Bacteriology and Antibiogram of Urinary Tract Infection Among Female Patients in a Tertiary Health Facility in South Eastern Nigeria
Angus N. Oli1, *, Vivian B. Akabueze1, Chijioke E. Ezeudu2, George U. Eleje3, Obiora S. Ejiofor4, Ifeanyichukwu U. Ezebialu5, Charlotte B. Oguejiofor3, Ifeoma M. Ekejindu6, George O. Emechebe4, Kenneth N. Okeke4
Identifiers and Pagination:Year: 2017
First Page: 292
Last Page: 300
Publisher ID: TOMICROJ-11-292
Article History:Received Date: 04/08/2017
Revision Received Date: 05/10/2017
Acceptance Date: 11/10/2017
Electronic publication date: 31/10/2017
Collection year: 2017
open-access license: This is an open access article distributed under the terms of the Creative Commons Attribution 4.0 International Public License (CC-BY 4.0), a copy of which is available at: https://creativecommons.org/licenses/by/4.0/legalcode. This license permits unrestricted use, distribution, and reproduction in any medium, provided the original author and source are credited.
Urinary Tract Infection (UTI) is a common contagion among men and women with the incidence relatively higher among women due to their differing anatomy. An understanding of the kind of pathogens implicated in urinary tract infections as well as antibiotic susceptibility profiling may help the clinician make rationally correct empirical choice in their treatment.
This study is aimed at determining the type and antibiotic susceptibility pattern of bacterial uropathogens isolated from female patients attending Chukwuemeka Odumegwu Ojukwu University Teaching Hospital (COOUTH), Awka, Nigeria.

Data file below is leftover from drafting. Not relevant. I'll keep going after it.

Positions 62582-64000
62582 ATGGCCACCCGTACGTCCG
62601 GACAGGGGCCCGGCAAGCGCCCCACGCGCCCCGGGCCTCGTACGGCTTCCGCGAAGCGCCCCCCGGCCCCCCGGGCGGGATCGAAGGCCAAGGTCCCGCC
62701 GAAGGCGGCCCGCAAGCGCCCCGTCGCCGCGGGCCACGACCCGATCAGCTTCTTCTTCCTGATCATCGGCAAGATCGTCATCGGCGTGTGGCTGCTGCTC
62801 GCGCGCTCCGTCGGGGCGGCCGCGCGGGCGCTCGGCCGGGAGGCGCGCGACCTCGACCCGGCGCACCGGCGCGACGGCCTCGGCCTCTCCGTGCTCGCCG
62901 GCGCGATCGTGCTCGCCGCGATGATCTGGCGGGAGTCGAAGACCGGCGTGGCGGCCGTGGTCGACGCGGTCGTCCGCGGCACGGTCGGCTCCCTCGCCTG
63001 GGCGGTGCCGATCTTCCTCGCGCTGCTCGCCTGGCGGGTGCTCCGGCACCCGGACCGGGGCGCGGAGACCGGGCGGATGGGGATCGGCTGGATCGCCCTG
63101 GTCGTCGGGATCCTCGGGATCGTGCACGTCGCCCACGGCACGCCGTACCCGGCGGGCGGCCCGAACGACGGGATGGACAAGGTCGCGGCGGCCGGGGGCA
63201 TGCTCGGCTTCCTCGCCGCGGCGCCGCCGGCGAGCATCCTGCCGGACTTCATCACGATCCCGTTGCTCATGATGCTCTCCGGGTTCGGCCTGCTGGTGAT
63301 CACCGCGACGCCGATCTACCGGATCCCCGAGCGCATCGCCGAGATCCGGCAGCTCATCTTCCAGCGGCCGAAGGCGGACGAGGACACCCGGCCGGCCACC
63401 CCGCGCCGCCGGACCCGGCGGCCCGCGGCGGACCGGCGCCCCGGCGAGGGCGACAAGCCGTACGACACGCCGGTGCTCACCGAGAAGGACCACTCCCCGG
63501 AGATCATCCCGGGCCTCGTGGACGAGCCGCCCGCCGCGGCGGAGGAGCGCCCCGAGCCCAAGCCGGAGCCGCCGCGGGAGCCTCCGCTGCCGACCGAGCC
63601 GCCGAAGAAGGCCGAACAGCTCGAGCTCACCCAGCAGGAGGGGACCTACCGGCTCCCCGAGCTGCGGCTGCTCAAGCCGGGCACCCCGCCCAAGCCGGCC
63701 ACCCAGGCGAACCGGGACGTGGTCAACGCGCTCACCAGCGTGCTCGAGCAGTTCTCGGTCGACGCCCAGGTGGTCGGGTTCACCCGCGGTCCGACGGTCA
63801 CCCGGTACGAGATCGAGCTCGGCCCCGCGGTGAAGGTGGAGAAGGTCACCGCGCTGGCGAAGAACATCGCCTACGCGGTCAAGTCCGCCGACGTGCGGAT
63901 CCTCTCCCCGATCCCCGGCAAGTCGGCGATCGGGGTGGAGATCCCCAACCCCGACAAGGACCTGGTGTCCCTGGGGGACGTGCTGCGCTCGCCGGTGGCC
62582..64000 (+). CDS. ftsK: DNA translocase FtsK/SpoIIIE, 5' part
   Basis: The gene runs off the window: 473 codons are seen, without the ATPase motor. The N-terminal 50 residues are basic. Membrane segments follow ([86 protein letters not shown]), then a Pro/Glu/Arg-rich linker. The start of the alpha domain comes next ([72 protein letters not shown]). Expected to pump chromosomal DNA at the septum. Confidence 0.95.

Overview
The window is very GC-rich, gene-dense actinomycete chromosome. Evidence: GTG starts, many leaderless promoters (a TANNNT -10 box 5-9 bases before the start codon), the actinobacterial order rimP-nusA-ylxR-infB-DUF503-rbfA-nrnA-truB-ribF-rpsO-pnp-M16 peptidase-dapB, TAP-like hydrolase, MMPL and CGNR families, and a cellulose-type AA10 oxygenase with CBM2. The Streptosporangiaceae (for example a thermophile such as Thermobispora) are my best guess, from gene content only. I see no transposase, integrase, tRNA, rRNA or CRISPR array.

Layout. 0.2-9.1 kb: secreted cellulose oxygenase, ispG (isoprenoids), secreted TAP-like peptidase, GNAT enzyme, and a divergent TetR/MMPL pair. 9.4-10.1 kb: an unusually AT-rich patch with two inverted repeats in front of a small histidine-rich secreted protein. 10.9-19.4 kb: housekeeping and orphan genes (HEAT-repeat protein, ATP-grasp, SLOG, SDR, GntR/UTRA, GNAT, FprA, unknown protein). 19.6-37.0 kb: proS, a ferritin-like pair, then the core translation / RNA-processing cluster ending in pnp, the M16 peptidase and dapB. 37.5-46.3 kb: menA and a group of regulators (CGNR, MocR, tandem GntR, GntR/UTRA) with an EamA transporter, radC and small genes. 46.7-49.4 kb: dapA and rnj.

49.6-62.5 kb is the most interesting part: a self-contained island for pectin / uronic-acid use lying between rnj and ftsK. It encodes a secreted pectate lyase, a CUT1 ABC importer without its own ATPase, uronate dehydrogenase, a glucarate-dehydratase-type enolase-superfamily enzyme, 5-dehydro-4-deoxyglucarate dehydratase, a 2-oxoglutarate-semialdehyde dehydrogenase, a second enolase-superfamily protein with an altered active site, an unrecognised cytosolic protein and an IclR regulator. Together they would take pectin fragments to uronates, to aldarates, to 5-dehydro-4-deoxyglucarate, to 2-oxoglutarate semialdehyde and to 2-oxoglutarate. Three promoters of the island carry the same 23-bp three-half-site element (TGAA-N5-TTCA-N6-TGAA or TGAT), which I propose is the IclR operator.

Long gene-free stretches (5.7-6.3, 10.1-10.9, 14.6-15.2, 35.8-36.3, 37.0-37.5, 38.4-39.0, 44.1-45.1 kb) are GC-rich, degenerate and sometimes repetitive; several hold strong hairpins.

Two hundred and forty patients with clinically diagnosed UTI and who were on at least 5 days’ antibiotic holiday were recruited into the study. Their demographic characteristics were captured using pre-tested questionnaire. Their clean catch mid-stream urine samples were collected using sterile universal container and sent to the Microbiology Department for processing. Within 30 minutes of samples collection, the specimens were cultured and the isolates were identified, after 24 h of incubation, using standard microbiological techniques. Antibiotic susceptibility tests were done with standard antibiotic discs using the Kirby–bauer disc diffusion method.
Out of the 240 urine samples, 89.17% yielded significant bacteriuria. The pathogens implicated were Escherichia coli (28.5%), Staphylococcus aureus (28.0%), Salmonella spp (22.8%) and Pseudomonas aeruginosa (20.5%). HIV status, patients age, pregnancy status and marital status all significantly affected bacteriuria rate (p value < 0.05), while patients’ location (sub-urban/rural dwelling), and level of education did not (p value > 0.05). The pattern of microbial resistance to antibiotics suggests that ceftazidime, fosfomycin and cefoxitin may not be used as first-line agents in the empirical treatment of UTIs rather; levofloxacin, meropenem or aztreonam should be considered. Levofloxacin was significantly effective against all the isolates and may be administered empirically while waiting for the culture result (Mean % susceptibility was 79.85).
E. coli and S. aureus were the predominant pathogens in the study and many were resistant to the commonly prescribed antibiotics and so leave the clinicians with only few alternative drugs for UTIs treatment. Routine surveillance and monitoring studies need to be constantly conducted to update clinicians on the prevalent pathogens and the rational and empirical treatment of UTIs. Aggressive and consistent health education using every possible media is also recommended to combat the menace of drug resistance occasioned by inappropriate antibiotic use.